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Historically, AIB has done a great job, but its auditing program needs to be reviewed and some changes made to make it a more effective and valuable resource.
That’s the summary by Kenneth “Chip” Klosterman, chairman of the American Bakers Association and president and CEO of Klosterman Baking Co., Cincinnati.
In the wake of the salmonella-tainted peanut scandal involving the Peanut Corp. of America, Klosterman notes that the long-established reputation of AIB International and its auditing program has taken a hit due to recent media reports and congressional hearings.
Specifically, AIB’s auditing program has been widely criticized for giving PCA’s facilities a “superior” rating when the plants were producing peanut products that were eventually recalled. However, AIB’s supporters note that there is little the Manhattan, Kan.-based institution or other third-party auditors can do when a company may have been purposely and allegedly hiding information.
“AIB has done a tremendous job for the food industry and the baking industry for the last 50 or 60 years. It concerns me that the wonderful job that they have done could be tarnished by this issue, especially when you have a company that has intentionally misled the public and AIB about [its] food safety program and practices,” Klosterman says.
“Now that said,” he adds, “AIB should review how PCA received a top rating when these things were going on.”
Currently, there are numerous federal and state investigations exploring PCA and the actions by its plants.
Robb MacKie, ABA’s president and CEO, stresses that the United States has the “best food safety regime in the entire world, but that doesn’t mean it’s perfect.”
“Unfortunately, we have all been painted by the brush of a bad actor,” MacKie says. “We have to do everything that we can to ensure that the consumer has the ultimate confidence in their food -- that the mom going to the grocery store [or restaurant chain] knows that what they buy is safe for their kids.”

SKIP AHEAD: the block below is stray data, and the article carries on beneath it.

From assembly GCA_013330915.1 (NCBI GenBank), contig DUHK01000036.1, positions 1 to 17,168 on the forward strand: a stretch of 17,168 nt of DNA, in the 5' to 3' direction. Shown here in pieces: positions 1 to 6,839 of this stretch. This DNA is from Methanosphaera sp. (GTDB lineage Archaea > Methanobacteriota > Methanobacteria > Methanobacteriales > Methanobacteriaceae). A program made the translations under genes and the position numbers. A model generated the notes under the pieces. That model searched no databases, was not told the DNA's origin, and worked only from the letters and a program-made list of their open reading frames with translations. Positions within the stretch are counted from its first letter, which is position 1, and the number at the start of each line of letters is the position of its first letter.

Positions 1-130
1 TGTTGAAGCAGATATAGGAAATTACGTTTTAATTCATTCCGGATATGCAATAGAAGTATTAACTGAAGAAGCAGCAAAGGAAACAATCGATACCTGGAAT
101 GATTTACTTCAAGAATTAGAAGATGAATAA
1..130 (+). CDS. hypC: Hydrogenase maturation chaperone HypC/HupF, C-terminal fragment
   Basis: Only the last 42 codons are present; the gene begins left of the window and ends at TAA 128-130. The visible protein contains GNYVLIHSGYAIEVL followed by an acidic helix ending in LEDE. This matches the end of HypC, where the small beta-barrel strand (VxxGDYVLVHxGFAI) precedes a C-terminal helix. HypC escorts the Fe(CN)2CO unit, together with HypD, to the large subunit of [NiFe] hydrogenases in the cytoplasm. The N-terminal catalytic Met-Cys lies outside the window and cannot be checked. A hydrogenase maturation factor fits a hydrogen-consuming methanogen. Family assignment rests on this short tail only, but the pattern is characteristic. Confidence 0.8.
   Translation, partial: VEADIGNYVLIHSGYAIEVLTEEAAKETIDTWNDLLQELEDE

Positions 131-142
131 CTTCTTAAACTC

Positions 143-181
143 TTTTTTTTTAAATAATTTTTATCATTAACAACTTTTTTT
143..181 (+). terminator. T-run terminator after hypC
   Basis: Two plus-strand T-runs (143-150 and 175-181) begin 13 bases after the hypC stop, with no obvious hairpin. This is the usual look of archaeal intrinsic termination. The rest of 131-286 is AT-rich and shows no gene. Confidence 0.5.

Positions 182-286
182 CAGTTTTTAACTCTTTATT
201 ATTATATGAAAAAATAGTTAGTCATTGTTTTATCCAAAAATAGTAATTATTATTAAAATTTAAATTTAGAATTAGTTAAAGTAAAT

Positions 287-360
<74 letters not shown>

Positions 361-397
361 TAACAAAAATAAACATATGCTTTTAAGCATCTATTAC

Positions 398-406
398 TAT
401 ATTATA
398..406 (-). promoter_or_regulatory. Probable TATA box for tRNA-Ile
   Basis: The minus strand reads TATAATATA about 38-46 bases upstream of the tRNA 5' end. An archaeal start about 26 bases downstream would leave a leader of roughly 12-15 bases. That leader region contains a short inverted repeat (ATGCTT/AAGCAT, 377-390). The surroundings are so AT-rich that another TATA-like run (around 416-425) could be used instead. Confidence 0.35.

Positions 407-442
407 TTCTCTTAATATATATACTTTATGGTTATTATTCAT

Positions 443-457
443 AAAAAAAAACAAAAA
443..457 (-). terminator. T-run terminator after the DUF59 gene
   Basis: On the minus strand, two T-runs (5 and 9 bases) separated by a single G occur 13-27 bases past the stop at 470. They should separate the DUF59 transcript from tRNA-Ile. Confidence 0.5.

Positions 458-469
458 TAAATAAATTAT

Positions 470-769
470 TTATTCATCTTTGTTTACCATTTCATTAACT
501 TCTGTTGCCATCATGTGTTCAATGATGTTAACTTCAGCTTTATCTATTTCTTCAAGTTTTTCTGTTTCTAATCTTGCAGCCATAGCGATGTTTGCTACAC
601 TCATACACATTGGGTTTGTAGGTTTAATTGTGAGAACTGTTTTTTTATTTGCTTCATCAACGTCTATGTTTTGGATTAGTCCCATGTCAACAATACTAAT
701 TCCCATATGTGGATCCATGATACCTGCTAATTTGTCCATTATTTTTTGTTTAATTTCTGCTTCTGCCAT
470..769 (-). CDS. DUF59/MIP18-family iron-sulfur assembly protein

In response to the massive recalls, Congress has introduced a spate of legislation designed at strengthening the nation’s food safety program. Some legislators, in fact, have called for the creation of an independent single agency to handle food safety matters.
In hindsight, much of these recently introduced bills would not have resulted in a different outcome in the recent peanut recalls, says Lee Sanders, ABA’s senior vice president, government relations and policy affairs.
“None of the bills would have prevented this from happening,” she notes. “Anyone who intentionally wants to deceive will find a way.”
“ABA has for several years called attention to the fact that despite a significantly increased mission and scope, FDA’s resources have continued to decline,” said MacKie. “Again last week, ABA called for adequate funding for FDA while applauding President Obama for asking for $1 billion in new FDA funding for food. Not to denigrate the legislative efforts, but adequate funding of the current regime would do more to ensure food safety far more quickly.”
Personally, Klosterman notes, he would like to see continued improvements in food safety.
“What I have seen driven by AIB, driven by this industry and driven by our customers in retail and foodservice has raised the bar every year in terms of food safety and food security,” he says. “AIB inspections are better today than they were last year, and they will probably be even better tomorrow and in the future.
“That said,” he adds, “there needs to be some changes made, and there is room for improvement, but let’s not forget the work that AIB has done and continues to do for many, many food suppliers and companies.”